If you want to hear what compression does to a recording, get a CD copy of Red Hot Chili Peppers' "Californication," Audioslave's "Audioslave," or Metallica's "Death Magnetic." These are just three of the many examples of what compression does to a recording. These records are unlistenable to anyone who has any appreciation for good sound. (Please leave your musical tastes aside for this conversation.) Consistent audible distortion on peaks, ear bleeding loudness throughout the record, listening fatigue seconds into each song. I believe there was an internet petition to re-release "Californication" a few years ago uncompressed. Obviously it fell on deaf ears, no pun intended.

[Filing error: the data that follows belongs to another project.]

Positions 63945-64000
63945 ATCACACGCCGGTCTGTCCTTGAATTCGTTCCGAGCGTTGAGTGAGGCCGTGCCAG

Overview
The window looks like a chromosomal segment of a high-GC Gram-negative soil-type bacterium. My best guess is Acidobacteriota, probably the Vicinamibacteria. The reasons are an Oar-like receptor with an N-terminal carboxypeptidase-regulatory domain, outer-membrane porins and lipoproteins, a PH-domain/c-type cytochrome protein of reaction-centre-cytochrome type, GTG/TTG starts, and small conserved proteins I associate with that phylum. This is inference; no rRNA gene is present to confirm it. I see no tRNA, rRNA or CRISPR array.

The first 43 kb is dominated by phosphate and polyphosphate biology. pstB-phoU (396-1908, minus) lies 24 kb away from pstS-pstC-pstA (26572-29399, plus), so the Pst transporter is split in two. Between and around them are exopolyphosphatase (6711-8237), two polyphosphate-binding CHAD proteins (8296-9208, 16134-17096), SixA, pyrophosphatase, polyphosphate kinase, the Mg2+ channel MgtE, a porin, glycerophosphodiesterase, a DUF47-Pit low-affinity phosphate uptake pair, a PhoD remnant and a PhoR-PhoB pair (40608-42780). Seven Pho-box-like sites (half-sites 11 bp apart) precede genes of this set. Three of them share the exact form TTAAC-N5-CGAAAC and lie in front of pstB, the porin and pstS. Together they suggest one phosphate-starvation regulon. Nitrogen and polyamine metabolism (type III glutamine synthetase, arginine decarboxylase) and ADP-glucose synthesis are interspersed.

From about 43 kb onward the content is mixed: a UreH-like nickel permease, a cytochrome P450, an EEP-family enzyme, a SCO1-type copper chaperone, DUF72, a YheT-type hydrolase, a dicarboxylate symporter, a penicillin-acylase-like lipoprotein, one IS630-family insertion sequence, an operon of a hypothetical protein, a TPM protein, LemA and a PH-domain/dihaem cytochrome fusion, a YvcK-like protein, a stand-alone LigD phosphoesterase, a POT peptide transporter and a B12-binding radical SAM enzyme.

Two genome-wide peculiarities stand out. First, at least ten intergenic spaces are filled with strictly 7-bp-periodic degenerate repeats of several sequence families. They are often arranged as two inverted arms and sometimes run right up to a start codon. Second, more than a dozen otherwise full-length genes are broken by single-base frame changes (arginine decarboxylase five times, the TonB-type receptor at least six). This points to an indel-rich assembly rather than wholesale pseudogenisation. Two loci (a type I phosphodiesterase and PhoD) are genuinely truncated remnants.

Interestingly, all three were produced by Rick Rubin who is one of the most famous and acclaimed record producers. It is very telling if such horridly sounding records were approved for release from famous bands and a famous producer. How did the final product get approved by the record companies? A hearing-impaired individual could tell the sound is distorted. It tells me record companies have absolutely no concern or care for the sound of the music they release. I'll sign any petition aiming to improve this sad state of affairs, but ultimately it is what the public consumes that drives the supply. I try to cheer myself up with the ongoing vinyl revival, but I can't shake off the dismal view on the horizon when the music becomes the background to people's lives rather than the focus and enjoyment in itself.